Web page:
SUNDAY 17 SEPTEMBER
Three excellent and dramatic finals were played today at Farnham Park as National Champions for 2017 were crowned in the British Baseball Federation’s Triple-A, Double-A and Single-A divisions.
The first game to get under way, at 11.00 am on a cool and cloudy morning, was the Double-A final between the Leicester Blue Sox and Tonbridge, both teams that had won the Single-A National Championship in recent seasons. This turned out to be a tense and well-pitched game that was in doubt until Leicester scored four runs in a bizarre top of the ninth inning to turn a 5-4 lead into a much more comfortable 9-4 advantage. It’s not often that one player can be said to win a baseball game single-handed, but in this case the evidence was pretty clear. Read the report below to find out why the MVP award could only have gone to Leicester’s Rikson Martina.
DOUBLE-A CHAMPIONSHIP FINAL
Leicester Blue Sox 9, Tonbridge 4
This final was in doubt until Leicester pulled away in what became a nightmare top of the ninth inning for Tonbridge, but in truth, this game was the Rikson Martina show.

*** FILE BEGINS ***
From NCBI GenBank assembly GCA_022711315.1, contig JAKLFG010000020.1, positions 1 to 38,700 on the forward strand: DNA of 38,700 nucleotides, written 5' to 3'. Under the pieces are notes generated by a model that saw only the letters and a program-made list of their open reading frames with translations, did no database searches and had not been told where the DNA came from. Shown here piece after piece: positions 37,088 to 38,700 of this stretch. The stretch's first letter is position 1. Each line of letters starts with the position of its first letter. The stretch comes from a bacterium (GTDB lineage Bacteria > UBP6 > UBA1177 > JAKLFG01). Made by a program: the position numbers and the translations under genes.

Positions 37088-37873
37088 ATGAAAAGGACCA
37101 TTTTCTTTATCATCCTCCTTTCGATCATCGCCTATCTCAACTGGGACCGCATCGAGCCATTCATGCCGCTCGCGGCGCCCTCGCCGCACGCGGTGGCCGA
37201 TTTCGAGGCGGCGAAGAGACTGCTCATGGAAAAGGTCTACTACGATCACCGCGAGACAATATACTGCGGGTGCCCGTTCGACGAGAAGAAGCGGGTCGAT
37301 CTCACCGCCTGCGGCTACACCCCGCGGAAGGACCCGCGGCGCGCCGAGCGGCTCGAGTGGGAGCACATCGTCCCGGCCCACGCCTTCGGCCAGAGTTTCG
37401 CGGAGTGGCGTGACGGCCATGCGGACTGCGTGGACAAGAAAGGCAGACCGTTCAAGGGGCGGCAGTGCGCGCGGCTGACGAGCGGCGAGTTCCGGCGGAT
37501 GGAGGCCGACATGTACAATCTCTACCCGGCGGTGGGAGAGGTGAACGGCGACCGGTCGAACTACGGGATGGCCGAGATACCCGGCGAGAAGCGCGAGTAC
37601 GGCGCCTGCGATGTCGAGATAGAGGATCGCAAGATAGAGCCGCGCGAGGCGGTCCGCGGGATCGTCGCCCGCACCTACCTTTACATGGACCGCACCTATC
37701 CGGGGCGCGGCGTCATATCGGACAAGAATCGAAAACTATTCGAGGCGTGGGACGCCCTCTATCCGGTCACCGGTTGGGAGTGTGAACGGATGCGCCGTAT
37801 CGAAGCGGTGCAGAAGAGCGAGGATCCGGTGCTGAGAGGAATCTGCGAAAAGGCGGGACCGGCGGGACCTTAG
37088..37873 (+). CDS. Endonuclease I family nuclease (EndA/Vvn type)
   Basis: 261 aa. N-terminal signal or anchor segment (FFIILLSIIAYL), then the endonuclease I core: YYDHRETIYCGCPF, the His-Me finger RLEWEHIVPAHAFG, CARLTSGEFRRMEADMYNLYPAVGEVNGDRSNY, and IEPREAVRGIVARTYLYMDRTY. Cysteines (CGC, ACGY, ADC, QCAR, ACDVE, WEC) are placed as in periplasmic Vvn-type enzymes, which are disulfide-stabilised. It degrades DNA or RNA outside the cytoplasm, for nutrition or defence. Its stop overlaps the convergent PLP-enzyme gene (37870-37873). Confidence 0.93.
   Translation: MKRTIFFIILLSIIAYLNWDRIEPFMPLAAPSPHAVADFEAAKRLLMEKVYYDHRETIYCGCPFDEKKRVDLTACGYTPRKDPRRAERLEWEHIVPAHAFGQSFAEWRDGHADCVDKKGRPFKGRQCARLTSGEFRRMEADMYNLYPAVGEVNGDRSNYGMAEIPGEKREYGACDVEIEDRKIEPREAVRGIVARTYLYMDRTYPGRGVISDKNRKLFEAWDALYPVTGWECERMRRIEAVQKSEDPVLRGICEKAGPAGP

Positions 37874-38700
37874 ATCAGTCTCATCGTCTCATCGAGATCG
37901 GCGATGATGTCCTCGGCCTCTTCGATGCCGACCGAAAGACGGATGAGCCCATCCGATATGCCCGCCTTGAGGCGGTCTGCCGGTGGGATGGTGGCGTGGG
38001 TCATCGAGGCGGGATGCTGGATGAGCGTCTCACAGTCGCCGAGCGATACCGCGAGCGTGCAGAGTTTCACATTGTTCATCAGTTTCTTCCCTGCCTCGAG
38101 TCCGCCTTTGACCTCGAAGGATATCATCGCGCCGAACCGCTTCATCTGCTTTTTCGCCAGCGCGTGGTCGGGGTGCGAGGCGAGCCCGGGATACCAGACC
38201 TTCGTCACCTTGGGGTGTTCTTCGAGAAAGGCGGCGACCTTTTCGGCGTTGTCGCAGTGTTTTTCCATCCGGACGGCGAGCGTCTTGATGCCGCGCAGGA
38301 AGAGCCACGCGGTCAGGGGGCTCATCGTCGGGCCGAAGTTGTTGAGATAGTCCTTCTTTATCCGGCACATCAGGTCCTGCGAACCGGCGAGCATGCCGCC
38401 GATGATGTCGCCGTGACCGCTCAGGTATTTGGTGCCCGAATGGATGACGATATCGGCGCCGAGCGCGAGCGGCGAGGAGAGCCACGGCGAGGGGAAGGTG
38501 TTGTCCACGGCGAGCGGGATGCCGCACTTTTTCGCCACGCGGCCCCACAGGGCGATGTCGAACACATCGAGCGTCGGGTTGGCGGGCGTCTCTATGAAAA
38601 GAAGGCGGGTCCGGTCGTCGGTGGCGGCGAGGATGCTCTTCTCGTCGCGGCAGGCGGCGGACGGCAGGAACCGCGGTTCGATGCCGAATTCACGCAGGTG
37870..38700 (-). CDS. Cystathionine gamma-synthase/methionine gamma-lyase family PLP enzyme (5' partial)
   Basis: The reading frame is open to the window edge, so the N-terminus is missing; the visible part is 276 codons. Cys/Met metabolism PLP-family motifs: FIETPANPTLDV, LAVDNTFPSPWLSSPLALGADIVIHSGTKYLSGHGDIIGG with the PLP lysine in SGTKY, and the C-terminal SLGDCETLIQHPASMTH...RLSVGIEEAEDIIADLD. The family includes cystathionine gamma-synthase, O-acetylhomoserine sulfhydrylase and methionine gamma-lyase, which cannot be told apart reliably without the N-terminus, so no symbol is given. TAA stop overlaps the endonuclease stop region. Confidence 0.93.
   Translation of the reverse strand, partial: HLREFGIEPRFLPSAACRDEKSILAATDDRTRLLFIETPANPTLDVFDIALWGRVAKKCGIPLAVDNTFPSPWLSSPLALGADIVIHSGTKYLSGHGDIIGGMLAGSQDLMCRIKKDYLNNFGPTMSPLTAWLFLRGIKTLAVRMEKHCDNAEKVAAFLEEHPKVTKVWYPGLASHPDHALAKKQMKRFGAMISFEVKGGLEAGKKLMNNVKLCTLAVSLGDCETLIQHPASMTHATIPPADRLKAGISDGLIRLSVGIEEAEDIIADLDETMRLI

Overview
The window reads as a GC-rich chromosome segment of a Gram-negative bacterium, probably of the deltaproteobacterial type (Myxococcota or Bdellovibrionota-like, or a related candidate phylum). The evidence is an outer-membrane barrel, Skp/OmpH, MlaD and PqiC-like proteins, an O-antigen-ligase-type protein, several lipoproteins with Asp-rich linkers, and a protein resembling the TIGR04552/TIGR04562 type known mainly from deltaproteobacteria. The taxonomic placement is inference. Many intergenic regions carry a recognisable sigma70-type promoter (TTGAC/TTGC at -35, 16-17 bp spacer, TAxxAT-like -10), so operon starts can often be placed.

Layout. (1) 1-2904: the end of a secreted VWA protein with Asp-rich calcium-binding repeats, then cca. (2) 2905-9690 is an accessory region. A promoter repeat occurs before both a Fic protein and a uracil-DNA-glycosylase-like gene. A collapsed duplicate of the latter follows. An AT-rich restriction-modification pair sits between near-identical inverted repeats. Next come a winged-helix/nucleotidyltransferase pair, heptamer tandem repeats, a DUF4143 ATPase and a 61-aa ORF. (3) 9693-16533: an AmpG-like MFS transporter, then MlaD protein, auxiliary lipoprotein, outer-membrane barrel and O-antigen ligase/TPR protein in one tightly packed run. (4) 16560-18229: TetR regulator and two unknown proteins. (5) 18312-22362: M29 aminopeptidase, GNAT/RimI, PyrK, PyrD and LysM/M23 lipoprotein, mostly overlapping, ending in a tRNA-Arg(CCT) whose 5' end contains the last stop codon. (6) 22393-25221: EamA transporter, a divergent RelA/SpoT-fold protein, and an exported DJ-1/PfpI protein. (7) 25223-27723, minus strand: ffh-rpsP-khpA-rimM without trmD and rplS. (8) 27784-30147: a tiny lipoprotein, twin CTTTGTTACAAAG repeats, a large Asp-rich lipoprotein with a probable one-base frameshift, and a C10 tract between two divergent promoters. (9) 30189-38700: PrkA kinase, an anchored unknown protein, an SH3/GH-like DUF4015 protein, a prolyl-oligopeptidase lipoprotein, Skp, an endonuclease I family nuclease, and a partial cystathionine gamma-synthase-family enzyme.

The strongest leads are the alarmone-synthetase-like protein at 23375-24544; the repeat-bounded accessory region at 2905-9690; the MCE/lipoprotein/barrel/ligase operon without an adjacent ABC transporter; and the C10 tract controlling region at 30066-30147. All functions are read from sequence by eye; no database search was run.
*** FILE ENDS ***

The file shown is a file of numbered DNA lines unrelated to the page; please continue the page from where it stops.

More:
The mercurial Leicester star, who was a live-wire catcher in Saturday’s semi-final win over the Latin Boys, took the mound in this game and threw the full nine innings and 139 pitches, giving up only three hits and five walks while striking out five. Tonbridge had baserunners in seven of the nine innings, but Martina used his curve ball to good effect and got 13 infield ground outs.
“I didn’t want to go more than 140 pitches,” Martina said after the game. “And I beat it by one!”
But that was only half of Martina’s contribution; the rest came with the bat.
Martina had four hits in five trips to the plate, including a triple, a double and three RBIs, plus two stolen bases and two runs scored.
If Tonbridge never see Rikson Martina again, it will probably be too soon.
Neither side scored during the first three innings, and to begin with, it was Tonbridge starter Cristian Secareanu who held down the Blue Sox. But Secareanu had pitched the full game during Tonbridge’s semi-final win on Saturday, and he left the mound with one out in the Leicester third inning, replaced by Sorin Puiu.